War, fire, logging and agriculture are taking a heavy toll on Africa’s mountain regions, says the Nairobi-based United Nations Environment Programme (UNEP).
In a statement on Wednesday highlighting key aspects of a report on the state of the world’s mountains, it says over two-thirds of the continent’s mountain regions have been affected by ”high intensity conflict”.
The ”Mountain Watch” report is set to be presented to heads of state, ministers and other delegates at the Global Mountain Summit — which runs from October 29 to November 1 — in Bishkek, Kyrgyzstan.
Described as ”the first map-based assessment of environmental change in mountain areas”, the report was compiled by UNEP’s World Conservation Monitoring Centre (WCMC) as a contribution to the International Year of the Mountains (2002).
”Almost half of Africa’s mountain regions are estimated to now be under the plough or the hoof,” the report says. An estimated 10% of mountain areas on the continent were converted to cropland, and 34% turned over to grazing.
Africa’s mountain regions were experiencing multiple pressures, including ”conversion of forests and other mountain terrain to grazing land, fire, and violent human conflict”.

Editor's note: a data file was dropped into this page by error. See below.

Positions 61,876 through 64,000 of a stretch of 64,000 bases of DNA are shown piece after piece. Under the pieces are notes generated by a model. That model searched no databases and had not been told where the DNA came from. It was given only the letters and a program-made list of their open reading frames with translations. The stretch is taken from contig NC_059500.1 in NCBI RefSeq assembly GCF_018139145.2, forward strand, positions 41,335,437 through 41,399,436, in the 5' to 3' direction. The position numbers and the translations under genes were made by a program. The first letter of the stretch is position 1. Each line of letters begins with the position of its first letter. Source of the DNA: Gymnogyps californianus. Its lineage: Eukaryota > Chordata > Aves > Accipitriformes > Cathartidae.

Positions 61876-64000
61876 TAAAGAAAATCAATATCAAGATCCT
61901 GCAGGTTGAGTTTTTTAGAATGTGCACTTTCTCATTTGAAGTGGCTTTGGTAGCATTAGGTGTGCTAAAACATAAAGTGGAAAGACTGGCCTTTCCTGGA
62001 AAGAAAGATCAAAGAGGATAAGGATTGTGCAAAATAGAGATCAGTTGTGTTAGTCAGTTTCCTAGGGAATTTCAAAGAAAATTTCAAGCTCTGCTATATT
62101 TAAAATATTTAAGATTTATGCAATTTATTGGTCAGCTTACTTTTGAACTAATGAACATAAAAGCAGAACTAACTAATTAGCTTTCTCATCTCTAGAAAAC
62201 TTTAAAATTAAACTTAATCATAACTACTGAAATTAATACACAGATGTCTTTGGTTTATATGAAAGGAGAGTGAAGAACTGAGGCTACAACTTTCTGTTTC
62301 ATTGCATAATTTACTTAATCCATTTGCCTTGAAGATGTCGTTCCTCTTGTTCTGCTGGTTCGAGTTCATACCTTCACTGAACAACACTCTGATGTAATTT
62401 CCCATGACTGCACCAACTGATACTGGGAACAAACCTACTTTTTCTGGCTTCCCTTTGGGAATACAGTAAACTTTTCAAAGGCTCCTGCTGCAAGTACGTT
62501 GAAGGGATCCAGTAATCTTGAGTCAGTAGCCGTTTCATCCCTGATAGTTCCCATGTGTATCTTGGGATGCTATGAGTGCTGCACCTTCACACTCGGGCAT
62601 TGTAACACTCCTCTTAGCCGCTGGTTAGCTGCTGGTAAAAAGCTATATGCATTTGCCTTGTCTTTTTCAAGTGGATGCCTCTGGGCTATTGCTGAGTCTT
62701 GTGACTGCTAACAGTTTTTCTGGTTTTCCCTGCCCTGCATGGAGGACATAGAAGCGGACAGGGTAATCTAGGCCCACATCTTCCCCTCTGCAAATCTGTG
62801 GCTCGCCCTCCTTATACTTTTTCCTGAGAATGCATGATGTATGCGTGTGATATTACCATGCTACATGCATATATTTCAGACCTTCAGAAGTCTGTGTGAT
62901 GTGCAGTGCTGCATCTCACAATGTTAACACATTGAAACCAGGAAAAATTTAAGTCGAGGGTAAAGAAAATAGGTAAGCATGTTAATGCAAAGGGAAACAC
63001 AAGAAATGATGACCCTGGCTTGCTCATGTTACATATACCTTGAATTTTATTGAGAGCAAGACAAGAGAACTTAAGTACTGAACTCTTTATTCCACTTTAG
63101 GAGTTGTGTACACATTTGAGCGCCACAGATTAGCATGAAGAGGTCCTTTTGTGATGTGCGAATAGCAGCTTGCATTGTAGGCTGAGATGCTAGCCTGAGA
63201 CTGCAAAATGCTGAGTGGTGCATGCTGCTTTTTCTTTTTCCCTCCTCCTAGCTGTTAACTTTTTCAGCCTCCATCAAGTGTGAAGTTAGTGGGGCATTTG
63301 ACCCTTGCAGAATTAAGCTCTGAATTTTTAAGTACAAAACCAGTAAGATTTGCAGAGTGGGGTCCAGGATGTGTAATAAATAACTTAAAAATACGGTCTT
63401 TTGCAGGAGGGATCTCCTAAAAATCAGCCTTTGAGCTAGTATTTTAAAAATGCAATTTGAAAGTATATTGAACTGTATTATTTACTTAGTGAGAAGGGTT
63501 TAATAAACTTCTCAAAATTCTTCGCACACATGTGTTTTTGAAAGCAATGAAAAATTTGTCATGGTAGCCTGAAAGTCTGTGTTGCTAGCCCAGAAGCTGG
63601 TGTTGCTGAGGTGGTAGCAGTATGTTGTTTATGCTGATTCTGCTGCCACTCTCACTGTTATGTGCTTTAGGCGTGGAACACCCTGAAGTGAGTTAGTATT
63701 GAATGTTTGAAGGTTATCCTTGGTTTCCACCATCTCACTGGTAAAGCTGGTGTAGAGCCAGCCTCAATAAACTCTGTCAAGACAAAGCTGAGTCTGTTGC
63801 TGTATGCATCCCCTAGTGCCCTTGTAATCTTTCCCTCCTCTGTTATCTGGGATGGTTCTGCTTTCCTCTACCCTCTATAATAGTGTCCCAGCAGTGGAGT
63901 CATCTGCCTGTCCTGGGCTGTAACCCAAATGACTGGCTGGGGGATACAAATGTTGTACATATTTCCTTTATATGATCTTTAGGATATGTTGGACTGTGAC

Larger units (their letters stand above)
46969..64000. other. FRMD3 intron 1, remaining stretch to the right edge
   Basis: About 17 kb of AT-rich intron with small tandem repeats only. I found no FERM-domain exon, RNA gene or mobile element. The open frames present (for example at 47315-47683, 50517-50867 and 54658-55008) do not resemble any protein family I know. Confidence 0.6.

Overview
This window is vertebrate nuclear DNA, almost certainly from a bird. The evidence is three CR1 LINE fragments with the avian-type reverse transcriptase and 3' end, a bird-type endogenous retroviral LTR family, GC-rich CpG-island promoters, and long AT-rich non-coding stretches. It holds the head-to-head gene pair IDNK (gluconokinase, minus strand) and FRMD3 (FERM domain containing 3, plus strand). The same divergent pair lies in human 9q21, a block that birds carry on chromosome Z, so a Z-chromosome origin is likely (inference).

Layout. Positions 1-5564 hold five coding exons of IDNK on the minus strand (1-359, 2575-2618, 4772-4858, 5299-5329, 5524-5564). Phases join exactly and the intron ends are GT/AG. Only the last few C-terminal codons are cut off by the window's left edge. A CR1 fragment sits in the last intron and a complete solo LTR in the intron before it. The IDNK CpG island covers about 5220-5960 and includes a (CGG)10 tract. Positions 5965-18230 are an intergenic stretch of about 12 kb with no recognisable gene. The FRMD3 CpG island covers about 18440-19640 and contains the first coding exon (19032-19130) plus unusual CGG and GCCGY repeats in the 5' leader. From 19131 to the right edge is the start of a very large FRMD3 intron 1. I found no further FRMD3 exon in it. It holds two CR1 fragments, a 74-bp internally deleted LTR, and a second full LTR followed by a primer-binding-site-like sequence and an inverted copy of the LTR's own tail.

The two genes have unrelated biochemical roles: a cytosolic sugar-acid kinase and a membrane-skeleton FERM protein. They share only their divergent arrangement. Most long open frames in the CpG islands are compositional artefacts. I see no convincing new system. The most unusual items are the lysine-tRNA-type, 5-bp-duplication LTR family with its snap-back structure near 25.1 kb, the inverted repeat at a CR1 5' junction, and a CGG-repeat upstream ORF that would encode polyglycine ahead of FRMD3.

”The highest level of mountain land that has witnessed war is in Africa. Here, 67% has been impacted by high intensity conflict,” the report says.
According to Klaus Toepfer, UNEP executive director, the Mountain Watch report ”highlights how some of these last wild areas are fast disappearing in the face of agriculture, infrastructure development and other creeping impacts.
”Behind all these is the spectre of climate change, which is already taking its toll on the glaciers and changing plant and animal communities in high altitude areas,” he said. This threatened the health and well-being of all the world’s people.
”Mountains are the water towers of the world. We must act to conserve them for the benefit of mountain people, for the benefit of human-kind.”
A key finding of the report is the extent to which agriculture has intensified in mountain areas. ”Much of the conversion to crop or grazing land is leading to loss of forests and other land cover, which can accelerate erosion and soil loss, as well as have impacts on wildlife and water resources.”
WCMC director Mark Collins said the report highlighted the main causes of environmental change in mountains. These included natural hazards, fire, climate change, infrastructure growth, violent human conflict, changes in land cover and agricultural intensification.
Mountains cover almost a quarter of the world’s land surface. – Sapa